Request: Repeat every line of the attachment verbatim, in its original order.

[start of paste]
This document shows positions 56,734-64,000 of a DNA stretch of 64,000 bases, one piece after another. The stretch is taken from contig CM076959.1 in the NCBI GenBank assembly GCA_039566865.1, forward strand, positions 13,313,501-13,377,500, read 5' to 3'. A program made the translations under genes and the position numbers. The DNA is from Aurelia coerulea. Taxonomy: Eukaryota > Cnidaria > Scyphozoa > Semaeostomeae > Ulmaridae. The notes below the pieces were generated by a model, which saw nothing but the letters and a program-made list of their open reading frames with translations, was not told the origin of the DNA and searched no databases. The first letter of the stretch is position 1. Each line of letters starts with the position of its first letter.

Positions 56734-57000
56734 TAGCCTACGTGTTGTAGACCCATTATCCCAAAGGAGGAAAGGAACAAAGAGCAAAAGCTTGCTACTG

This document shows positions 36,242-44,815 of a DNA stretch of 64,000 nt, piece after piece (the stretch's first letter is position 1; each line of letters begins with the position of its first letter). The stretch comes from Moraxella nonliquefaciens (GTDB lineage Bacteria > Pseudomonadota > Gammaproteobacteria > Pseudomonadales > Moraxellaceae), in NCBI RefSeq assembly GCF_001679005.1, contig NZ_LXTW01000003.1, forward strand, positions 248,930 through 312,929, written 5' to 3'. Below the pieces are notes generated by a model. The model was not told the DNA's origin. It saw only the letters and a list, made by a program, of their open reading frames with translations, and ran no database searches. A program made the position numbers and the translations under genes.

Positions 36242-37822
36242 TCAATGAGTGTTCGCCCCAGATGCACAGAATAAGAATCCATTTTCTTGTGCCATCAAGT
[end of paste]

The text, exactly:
This document shows positions 56,734-64,000 of a DNA stretch of 64,000 bases, one piece after another. The stretch is taken from contig CM076959.1 in the NCBI GenBank assembly GCA_039566865.1, forward strand, positions 13,313,501-13,377,500, read 5' to 3'. A program made the translations under genes and the position numbers. The DNA is from Aurelia coerulea. Taxonomy: Eukaryota > Cnidaria > Scyphozoa > Semaeostomeae > Ulmaridae. The notes below the pieces were generated by a model, which saw nothing but the letters and a program-made list of their open reading frames with translations, was not told the origin of the DNA and searched no databases. The first letter of the stretch is position 1. Each line of letters starts with the position of its first letter.

Positions 56734-57000
56734 TAGCCTACGTGTTGTAGACCCATTATCCCAAAGGAGGAAAGGAACAAAGAGCAAAAGCTTGCTACTG

This document shows positions 36,242-44,815 of a DNA stretch of 64,000 nt, piece after piece (the stretch's first letter is position 1; each line of letters begins with the position of its first letter). The stretch comes from Moraxella nonliquefaciens (GTDB lineage Bacteria > Pseudomonadota > Gammaproteobacteria > Pseudomonadales > Moraxellaceae), in NCBI RefSeq assembly GCF_001679005.1, contig NZ_LXTW01000003.1, forward strand, positions 248,930 through 312,929, written 5' to 3'. Below the pieces are notes generated by a model. The model was not told the DNA's origin. It saw only the letters and a list, made by a program, of their open reading frames with translations, and ran no database searches. A program made the position numbers and the translations under genes.

Positions 36242-37822
36242 TCAATGAGTGTTCGCCCCAGATGCACAGAATAAGAATCCATTTTCTTGTGCCATCAAGT